Popping D with Index and G with Middle?


I recently started the pop section of the Beginner to Badass course and oof, that index finger pain. Slapping is a big reason I wanted to get into bass so I didn’t want to let the finger pain stop me from practicing.

I remember learning that Flea pops with his middle finger so I started experimenting with that and it feels pretty good! But exclusively popping with that finger would quickly lead to the same pain as with the index. I started to play around with spreading the hurt around by popping the D with my index and the G with my middle and it feels pretty good! Slapping thumb up seems to naturally have those fingers hovering over those strings and using two different fingers also seems to help my pop accuracy.

Wanted to get more experienced folks’ thoughts on this technique. Am I developing a bad habit due to impatience or do you think this is a viable approach to popping?


@JoshFossgreen and/or @Gio usually ask for a video to make it easier to give recommendations. Is this something you could upload?


Hey @Roy and congrats on getting into the popping section of the course.

So, to answer your question, I’m going to say No, it’s not a problem. I pop with my index, middle, and sometimes ring finger at this point. It’s faster to pull off a sequence of pops with two fingers than one, but you make sure you’ve put the work in to nail the tone first, and not feel obligated to work with other fingers until later.

What you’ll come to find that’s important with slap bass, is this little “swivel” – it’s like a see-saw motion your hand will need to develop if you’re going to slap fast and pop to keep up. Thumb comes down to slap, then when it goes back up as you turn your wrist, the index finger comes down in a position where it could pop a string.

Ask yourself:

  1. Do my popped notes sound right?
  2. Is this still allowing ease of “swivel”?

Check both boxes off and you’re doing fine. My “see-saw” has had several months of practice and I can pretty readily pop a note with multiple fingers on the downswing – others may not find this to be the case and prefer to only work with one finger when popping. Also fine.

And welcome to the right-hand pain portion of bass mastery. If you thought you knew blisters from fretting, just give it a few weeks of popping. Blisters on blisters, my friend. Grab some band-aids now (and a pick, so you can still practice through the sore fingertips)!

Best wishes!


The B2B slap part is a tiny intro to slap.
If this is something you are really interested in, I’d reco talkingbass.net slap course. It’s really good and much deeper.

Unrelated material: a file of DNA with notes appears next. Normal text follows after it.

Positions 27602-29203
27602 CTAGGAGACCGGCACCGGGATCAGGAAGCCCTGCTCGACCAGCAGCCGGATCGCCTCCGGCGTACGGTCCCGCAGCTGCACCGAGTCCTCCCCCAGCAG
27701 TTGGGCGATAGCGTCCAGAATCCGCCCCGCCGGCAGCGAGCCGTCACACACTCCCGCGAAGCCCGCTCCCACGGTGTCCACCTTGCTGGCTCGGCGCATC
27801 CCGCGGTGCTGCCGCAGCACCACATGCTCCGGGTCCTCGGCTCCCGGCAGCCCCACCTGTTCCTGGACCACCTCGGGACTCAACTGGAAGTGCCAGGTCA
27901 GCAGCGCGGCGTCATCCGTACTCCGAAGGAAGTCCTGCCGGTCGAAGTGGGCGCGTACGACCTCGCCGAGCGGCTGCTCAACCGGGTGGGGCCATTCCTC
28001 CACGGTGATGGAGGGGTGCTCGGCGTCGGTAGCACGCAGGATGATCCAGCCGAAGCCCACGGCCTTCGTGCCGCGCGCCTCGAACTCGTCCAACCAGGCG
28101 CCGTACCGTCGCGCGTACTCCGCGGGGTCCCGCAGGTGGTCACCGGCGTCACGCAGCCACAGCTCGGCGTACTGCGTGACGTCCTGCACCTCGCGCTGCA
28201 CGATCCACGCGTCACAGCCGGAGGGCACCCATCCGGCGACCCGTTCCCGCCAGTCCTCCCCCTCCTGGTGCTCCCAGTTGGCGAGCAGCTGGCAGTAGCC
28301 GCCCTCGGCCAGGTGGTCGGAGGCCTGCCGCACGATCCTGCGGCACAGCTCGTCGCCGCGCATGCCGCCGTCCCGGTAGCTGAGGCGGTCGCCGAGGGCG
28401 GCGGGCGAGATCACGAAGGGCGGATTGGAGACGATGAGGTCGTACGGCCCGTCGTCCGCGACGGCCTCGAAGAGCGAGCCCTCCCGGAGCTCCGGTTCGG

I’m alllll about that technique.

I love this approach as it gets both fingers flexible and capable with popping, has a comfortable string split, and - if you play the same way but gently - lends to some very nice fingerstyle technique as well.

Also, +1 to the check list that @chordsykat listed above.
If it sounds good and your Teeter-Totter forearm movement is happening, you’re in great shape.


Thanks for all the great insight everyone! I’ll keep on keepin’ on with this technique. Bonus: Popping with your middle finger looks really cool :sunglasses:

Also, I love how you can slap/pop and actually hear yourself without being plugged in!

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When I was doing the slap modules with headphones on my wife would make me stop because it was too loud unamped :slight_smile:


I actually bought Mark’s slap course during the sale and have been slowly doing it alongside Josh’s lesssons :slight_smile:

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Good idea… eventually I’ll do this :smiley:

Cool, what that course taught me so far is my fretting hand sucks at muting properly, and that is what (along with wanting to play with a pick at times) has pushed me to live lessons with an instructor.


So funny you mention that. I’ve had the exact same thought several times in the past week


I agree with @Gio and @chordsykat above! Good to have em both as options.

Although, to add a #bassteachercaveat - it would be cool to be able to use either/both fingers on any string. Like if you ever wanted to do a quick double pop on a G string note, you’d need to be comfy using both fingers on that string. But doing sequential double pops is a slightly different technique you have to learn anyway, so I still don’t think what you’re doing is a “bad habit” you’ll have to fix later.